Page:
When I fell off the bus in rural Sri Lanka

When I was 18 I worked in Sri Lanka for a year. Towards the end of my year, I was on a bus in the deep south and I didn't feel very well. Then it all went black.

What I remember next is drifting in and out of consciousness in a hut with a group of worried Sri Lankan faces around me. I was too ill to consider what had happened or who they were and so I just trusted that I was going to be ok.

The first time I can remember being myself was days later when I realised I was in the home of a local family, who told me I had quite literally fallen off the bus as it was going through their village. I had dengue fever and was delirious so I didn't know where I was and couldn't tell them who they could contact to help me.

This lovely family looked after me with medicine, food and care for days. They did not ask for a penny for the help they had given and refused to accept anything I offered. They just made me promise to go straight back to people I knew in the capital, Colombo. They carefully put me back on the bus and waved me off at the bus stand. Just pure human kindness from one person to another and I have never forgotten it.

Catherine
Basingstoke

When I fell off the bus in rural Sri Lanka

When I was 18 I worked in Sri Lanka for a year. Towards the end of my year, I was on a bus in the deep south and I didn't feel very well. Then it all went black.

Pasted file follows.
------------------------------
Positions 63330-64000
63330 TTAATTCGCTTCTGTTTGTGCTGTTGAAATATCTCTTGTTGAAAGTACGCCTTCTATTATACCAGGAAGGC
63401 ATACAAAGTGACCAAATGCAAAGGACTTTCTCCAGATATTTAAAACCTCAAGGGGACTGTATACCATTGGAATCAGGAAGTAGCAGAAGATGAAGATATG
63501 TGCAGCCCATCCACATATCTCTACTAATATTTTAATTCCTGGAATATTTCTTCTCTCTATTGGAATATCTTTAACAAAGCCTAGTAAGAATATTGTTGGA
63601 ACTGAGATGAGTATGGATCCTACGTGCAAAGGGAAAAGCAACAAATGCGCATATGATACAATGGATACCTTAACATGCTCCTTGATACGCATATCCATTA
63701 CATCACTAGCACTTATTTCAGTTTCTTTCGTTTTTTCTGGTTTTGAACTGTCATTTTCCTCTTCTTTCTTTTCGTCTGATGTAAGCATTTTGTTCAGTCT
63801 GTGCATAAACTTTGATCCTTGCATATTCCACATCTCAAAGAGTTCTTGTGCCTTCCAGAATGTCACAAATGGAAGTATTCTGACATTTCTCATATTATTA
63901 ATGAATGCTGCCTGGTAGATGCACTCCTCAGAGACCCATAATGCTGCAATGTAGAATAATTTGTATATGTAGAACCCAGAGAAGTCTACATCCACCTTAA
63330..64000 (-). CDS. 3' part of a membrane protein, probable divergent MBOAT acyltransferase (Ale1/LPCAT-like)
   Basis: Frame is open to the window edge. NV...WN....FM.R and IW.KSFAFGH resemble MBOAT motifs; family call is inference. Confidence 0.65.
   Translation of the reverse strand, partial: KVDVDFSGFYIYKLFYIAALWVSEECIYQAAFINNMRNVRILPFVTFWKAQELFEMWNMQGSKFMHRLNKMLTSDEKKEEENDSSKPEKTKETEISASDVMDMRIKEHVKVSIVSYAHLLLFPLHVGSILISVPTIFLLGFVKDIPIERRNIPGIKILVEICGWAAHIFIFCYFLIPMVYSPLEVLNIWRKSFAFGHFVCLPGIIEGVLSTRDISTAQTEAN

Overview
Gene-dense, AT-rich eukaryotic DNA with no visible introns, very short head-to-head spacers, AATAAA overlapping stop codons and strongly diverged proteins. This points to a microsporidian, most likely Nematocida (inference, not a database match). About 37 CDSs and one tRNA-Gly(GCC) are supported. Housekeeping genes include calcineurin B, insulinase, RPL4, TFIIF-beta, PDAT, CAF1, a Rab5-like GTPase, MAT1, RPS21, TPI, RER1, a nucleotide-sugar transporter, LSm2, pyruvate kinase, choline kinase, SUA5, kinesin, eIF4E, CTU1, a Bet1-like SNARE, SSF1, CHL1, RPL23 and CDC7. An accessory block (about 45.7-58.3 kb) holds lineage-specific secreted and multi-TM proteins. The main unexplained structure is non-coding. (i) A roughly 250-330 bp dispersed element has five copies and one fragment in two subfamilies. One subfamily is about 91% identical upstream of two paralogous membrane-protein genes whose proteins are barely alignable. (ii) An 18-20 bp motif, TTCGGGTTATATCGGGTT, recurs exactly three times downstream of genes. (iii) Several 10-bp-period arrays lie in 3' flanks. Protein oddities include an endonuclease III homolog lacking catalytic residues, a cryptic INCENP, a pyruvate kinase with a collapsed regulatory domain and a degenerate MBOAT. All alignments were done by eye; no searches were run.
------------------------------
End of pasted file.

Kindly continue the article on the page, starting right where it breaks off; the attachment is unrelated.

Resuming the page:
What I remember next is drifting in and out of consciousness in a hut with a group of worried Sri Lankan faces around me. I was too ill to consider what had happened or who they were and so I just trusted that I was going to be ok.

The first time I can remember being myself was days later when I realised I was in the home of a local family, who told me I had quite literally fallen off the bus as it was going through their village. I had dengue fever and was delirious so I didn't know where I was and couldn't tell them who they could contact to help me.

This lovely family looked after me with medicine, food and care for days. They did not ask for a penny for the help they had given and refused to accept anything I offered. They just made me promise to go straight back to people I knew in the capital, Colombo. They carefully put me back on the bus and waved me off at the bus stand. Just pure human kindness from one person to another and I have never forgotten it.

Catherine
Basingstoke

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